U.S. vowed to help prevent new variants by closing global vaccine gap, but plan’s funding is stalled

U.S. vowed to help prevent new variants by closing global vaccine gap, but plan’s funding is stalled

Lilaben Gautambhai Modi, 80, wearing an oxygen mask, sits inside an ambulance as she waits to enter a COVID-19 hospital for treatment

CNS photo / Amit Dave

As the Biden administration faces increased pressure to address global vaccine inequity, USAID administrator Samantha Power announced a plan Monday for the United States to spend an additional $400 million to help increase vaccine access internationally. The move came days after Vanity Fair revealed a $2.5 billion plan to thwart Omicron-like variants has been stalled inside the Biden administration.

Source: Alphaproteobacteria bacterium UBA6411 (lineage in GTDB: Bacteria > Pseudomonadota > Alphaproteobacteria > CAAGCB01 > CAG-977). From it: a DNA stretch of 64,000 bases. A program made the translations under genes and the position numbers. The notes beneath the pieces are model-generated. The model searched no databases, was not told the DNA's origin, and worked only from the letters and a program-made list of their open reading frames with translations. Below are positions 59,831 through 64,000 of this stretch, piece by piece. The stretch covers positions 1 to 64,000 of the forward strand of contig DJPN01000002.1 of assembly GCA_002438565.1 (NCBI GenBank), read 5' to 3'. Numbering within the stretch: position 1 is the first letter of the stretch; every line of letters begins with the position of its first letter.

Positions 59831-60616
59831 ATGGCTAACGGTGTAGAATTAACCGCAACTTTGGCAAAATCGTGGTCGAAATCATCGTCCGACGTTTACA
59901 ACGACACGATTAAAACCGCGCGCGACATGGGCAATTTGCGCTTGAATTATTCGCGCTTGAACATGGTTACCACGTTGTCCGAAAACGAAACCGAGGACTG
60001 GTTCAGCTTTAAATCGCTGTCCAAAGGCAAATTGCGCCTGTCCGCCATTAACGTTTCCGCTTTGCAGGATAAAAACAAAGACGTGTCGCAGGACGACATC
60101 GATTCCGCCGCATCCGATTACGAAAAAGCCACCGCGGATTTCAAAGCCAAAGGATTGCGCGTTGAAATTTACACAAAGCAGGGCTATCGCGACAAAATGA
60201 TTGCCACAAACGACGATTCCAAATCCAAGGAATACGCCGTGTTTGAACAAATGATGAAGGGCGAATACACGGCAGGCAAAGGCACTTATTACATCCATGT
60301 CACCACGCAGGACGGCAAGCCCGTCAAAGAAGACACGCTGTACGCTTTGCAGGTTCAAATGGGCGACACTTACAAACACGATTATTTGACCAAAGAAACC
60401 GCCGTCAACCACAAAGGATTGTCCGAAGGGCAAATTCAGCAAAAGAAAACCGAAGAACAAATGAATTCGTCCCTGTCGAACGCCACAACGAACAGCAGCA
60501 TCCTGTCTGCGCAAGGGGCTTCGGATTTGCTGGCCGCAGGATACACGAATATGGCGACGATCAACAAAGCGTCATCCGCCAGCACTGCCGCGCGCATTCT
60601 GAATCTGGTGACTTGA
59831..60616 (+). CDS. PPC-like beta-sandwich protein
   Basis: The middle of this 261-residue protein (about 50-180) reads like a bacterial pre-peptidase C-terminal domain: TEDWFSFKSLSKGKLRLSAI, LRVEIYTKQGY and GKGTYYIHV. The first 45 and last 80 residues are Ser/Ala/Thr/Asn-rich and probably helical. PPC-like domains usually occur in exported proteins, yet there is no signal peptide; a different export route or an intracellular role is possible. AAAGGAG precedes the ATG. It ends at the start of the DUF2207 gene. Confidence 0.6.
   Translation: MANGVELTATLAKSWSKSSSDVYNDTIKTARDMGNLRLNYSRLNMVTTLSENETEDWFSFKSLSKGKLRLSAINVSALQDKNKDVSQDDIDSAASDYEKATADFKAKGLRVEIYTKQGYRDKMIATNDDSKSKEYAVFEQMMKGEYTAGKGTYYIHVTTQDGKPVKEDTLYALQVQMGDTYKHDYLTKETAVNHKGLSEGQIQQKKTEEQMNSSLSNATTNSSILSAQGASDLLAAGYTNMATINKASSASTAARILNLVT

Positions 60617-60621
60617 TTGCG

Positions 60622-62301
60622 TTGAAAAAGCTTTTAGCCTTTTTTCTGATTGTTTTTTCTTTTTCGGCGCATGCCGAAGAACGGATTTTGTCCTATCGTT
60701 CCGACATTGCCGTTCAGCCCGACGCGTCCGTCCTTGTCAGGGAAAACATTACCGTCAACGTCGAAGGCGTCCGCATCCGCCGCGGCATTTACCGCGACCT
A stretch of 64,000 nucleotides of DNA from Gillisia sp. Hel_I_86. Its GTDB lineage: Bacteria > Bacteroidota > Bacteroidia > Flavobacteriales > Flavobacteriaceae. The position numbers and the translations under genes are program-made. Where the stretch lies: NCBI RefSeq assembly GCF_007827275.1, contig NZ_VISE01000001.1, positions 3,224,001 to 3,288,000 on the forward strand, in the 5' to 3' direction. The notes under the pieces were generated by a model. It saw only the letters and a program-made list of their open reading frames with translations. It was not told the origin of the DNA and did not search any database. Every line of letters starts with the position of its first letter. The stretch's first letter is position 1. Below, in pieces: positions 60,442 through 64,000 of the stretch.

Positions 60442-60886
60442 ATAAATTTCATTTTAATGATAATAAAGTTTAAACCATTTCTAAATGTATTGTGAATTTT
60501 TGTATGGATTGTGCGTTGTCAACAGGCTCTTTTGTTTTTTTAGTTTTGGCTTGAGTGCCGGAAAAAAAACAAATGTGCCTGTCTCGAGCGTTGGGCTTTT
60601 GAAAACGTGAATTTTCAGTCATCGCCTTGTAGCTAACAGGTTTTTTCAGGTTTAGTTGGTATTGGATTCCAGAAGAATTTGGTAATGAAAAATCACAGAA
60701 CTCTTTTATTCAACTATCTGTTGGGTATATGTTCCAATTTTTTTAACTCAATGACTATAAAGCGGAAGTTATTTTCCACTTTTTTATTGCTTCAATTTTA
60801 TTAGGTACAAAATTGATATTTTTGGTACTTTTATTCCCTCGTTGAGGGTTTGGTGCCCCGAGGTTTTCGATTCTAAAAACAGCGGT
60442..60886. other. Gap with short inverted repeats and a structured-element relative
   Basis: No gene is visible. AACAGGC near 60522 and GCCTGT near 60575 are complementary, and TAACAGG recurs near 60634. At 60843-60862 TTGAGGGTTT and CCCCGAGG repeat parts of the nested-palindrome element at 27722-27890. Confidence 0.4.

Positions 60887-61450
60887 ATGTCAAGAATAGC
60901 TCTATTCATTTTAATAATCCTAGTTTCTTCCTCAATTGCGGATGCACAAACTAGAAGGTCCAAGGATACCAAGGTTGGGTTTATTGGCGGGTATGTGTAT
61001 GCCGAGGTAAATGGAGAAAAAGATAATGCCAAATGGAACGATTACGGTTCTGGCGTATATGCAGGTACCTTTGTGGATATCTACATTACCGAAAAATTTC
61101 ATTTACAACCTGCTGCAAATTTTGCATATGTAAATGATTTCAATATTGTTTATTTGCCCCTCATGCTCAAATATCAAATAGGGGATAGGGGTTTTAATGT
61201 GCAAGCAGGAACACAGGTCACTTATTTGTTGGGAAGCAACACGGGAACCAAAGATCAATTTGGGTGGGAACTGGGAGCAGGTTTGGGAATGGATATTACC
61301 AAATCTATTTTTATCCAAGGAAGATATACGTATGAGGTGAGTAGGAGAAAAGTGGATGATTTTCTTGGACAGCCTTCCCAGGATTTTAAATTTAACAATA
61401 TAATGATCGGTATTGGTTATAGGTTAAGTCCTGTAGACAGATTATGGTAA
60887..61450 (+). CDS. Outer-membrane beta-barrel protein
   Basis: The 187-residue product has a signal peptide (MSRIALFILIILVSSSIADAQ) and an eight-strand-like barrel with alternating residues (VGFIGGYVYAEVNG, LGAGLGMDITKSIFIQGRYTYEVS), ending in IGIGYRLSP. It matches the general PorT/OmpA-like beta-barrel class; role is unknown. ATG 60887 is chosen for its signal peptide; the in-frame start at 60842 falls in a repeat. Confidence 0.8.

We speak with reporter Katherine Eban, who broke the story, and says vaccines are piling up in countries that lack the health infrastructure to distribute them quickly. “The problem is shifting from not enough doses to not enough support on the ground to administer doses.” She says the Biden administration has “good-faith” goals to reduce vaccine inequity, but “they have not gone and asked Congress for money in part because they’re facing a narrow Senate majority.”

This article is republished from Democracy Now under a Creative Commons license. Read the original article.

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